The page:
NEW Story: Drip
⚠️ This article is archived, and should be considered non-canon.
In the narrow streets of the Lola district in Vekllei, artisans and artists hurry about, peddling art and fine goods and attracting the rest of the city to its stores. In Vekllei, there is no currency, so shopping is almost always a pragmatic affair.
Not in Lola. If you’re in Lola, you’re there to see the good stuff, produced and sold in little shops like this one. The apartments of this place are small and cramped, and the streets are rarely wide enough for vehicles to pass, but many students dream of moving into the vibrant and colourful district and building lives around their creative passions. Coffee shops here are filled with notebooks and haggard young things, penning their screenplays and worrying about their existential purpose.
Vekllei is a society of restlessly educated people, looking for some greater satisfaction in their lives without the incentives of money. Many serve their country, others fall in love. This shop owner found his. He stocks books, apples, rare foodstuffs and anything that takes his fancy, like an eclectic general store. There are few supermarkets in the country. The demands of the collectivised economy for constant overproduction and total employment results in decentralised distribution like we see here. Tzipora is eleven. She doesn’t understand all that. But she understands that her mother wants spiced meats for a platter, and Lola is the best place to find seasonal or exotic foods like spiced meat.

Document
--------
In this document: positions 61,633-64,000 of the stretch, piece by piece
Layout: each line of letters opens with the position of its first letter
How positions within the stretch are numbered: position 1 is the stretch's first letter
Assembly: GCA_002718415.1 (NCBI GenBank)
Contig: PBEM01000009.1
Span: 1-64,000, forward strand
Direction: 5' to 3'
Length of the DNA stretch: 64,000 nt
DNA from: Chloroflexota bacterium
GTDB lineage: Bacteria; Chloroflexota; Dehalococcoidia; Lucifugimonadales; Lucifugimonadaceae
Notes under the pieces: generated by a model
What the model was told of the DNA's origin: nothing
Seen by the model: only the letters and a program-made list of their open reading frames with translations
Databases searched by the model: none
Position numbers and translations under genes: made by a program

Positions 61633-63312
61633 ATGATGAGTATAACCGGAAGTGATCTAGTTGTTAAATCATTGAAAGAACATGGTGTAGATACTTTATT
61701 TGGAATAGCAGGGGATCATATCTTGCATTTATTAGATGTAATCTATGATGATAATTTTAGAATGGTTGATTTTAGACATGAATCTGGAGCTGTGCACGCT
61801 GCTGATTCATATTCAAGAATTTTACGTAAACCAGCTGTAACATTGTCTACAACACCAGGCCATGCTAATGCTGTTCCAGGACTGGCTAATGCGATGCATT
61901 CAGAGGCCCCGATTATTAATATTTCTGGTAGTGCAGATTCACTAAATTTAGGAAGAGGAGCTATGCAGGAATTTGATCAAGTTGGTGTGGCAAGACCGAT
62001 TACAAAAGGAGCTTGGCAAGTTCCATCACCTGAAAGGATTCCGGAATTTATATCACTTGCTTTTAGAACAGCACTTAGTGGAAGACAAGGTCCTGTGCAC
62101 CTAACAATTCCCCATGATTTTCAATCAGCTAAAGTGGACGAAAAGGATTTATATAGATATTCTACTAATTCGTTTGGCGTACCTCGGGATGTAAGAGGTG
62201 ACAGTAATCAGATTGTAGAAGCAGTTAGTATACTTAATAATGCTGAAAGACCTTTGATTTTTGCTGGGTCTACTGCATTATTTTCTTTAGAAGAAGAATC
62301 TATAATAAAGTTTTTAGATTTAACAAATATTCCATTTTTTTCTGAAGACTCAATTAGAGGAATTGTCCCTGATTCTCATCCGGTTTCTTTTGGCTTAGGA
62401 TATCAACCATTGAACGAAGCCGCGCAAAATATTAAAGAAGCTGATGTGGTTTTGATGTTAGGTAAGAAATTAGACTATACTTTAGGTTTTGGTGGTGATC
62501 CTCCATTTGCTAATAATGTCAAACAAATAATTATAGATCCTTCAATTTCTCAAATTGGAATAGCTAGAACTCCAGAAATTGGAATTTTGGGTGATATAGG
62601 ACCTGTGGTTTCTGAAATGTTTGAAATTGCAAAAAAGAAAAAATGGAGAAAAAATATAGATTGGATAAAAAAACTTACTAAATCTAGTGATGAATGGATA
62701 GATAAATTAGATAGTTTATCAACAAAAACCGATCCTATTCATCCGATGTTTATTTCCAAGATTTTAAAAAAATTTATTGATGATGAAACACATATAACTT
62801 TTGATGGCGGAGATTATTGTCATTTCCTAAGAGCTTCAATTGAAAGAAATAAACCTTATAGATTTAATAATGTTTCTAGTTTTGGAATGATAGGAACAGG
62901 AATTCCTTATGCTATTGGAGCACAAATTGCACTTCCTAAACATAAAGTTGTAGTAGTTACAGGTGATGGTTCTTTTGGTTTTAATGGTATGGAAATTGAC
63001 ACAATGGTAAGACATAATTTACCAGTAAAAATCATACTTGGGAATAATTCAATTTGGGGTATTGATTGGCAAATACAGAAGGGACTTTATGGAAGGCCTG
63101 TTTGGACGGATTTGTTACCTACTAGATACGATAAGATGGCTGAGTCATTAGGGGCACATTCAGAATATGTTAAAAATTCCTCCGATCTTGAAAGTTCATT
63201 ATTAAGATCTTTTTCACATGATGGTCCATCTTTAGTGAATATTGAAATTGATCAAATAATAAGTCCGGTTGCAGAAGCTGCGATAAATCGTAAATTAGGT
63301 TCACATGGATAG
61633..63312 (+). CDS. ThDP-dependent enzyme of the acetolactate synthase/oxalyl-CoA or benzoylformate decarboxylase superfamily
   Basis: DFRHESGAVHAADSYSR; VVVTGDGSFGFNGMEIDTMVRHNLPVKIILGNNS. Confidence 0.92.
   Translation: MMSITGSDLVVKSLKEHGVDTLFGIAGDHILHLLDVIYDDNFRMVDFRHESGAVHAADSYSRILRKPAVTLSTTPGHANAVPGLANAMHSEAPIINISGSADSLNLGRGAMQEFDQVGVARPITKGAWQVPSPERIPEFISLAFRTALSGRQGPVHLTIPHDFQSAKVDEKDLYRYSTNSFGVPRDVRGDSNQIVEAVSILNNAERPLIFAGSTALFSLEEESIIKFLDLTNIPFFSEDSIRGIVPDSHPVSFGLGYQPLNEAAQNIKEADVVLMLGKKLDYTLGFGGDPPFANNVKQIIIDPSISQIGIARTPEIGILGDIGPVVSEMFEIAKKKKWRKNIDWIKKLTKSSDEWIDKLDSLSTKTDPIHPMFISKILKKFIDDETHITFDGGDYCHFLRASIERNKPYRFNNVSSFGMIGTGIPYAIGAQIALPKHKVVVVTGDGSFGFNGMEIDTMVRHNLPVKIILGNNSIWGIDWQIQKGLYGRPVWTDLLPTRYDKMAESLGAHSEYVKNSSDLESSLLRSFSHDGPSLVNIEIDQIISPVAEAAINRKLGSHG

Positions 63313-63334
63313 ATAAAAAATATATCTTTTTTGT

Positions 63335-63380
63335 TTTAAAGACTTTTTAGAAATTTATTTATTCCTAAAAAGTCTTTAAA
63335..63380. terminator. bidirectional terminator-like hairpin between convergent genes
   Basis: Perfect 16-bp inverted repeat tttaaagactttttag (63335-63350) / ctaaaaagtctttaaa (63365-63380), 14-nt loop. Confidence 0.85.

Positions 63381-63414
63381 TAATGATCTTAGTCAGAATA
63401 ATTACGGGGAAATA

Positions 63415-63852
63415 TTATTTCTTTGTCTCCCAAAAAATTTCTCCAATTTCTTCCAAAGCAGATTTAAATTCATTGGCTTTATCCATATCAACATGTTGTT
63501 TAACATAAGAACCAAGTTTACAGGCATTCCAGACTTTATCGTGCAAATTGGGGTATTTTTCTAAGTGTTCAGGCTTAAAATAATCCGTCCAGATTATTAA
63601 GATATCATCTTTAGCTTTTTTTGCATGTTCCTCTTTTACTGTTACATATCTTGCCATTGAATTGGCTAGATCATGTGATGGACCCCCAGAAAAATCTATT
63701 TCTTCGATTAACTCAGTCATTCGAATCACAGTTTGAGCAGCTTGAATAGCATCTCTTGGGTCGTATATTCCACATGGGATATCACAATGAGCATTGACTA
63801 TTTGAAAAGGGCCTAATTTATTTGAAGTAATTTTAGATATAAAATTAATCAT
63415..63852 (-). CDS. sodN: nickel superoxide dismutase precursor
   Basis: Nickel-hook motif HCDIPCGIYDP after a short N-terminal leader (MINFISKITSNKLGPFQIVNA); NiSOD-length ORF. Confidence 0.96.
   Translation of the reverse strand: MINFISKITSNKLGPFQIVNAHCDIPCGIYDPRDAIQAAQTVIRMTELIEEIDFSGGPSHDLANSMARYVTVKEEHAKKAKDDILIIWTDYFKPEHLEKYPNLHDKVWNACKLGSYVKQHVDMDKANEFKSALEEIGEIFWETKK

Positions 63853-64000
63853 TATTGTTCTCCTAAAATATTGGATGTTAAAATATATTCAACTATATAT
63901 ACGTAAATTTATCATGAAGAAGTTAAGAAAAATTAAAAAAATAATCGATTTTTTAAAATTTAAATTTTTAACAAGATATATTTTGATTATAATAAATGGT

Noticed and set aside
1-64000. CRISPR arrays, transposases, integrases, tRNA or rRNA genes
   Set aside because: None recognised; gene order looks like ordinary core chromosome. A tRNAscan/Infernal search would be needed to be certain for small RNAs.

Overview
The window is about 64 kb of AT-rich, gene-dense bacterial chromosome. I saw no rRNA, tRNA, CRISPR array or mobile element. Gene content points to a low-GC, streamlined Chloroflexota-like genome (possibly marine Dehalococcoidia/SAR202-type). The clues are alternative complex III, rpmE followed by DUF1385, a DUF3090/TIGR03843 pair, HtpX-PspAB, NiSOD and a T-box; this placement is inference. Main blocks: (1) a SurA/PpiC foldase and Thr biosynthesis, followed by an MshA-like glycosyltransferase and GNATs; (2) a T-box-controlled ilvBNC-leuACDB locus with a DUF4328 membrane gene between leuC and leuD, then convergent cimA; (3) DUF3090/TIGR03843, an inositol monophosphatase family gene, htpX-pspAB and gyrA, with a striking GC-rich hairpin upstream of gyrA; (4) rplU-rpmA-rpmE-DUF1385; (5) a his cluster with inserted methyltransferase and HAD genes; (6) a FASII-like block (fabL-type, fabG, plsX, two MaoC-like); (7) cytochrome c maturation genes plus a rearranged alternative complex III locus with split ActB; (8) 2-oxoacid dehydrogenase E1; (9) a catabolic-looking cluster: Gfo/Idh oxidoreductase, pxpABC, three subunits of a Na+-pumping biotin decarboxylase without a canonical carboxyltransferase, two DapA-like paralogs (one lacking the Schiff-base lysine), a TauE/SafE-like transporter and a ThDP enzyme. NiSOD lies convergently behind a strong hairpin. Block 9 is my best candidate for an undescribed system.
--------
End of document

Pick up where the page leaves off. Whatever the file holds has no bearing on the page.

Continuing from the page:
Twelve festivals rouse creativity out of the otherwise sleepy Vekllei economy. The festival of feasts, in September, halts regular production and many restaurants switch to exotic foods. During this month, cafes and restaurants are overflowing with people jawing about where they’ve been while cramming their mouths with Oriental, American and South American staples. Following September is October’s festival of the sea, the climax of which includes the detonation of a nuclear bomb out at sea and a slow, luxurious media worship of the enormous warships that Vekllei operates.
Tzipora ducks under the curtain in the doorway of the store, and wipes her nose on the back of her arm. The bag full of meats is heavy for her. It’s a long walk back to her apartment building, but on warm autumn evenings like these, that’s not a bad thing. She waves goodbye and leaves.
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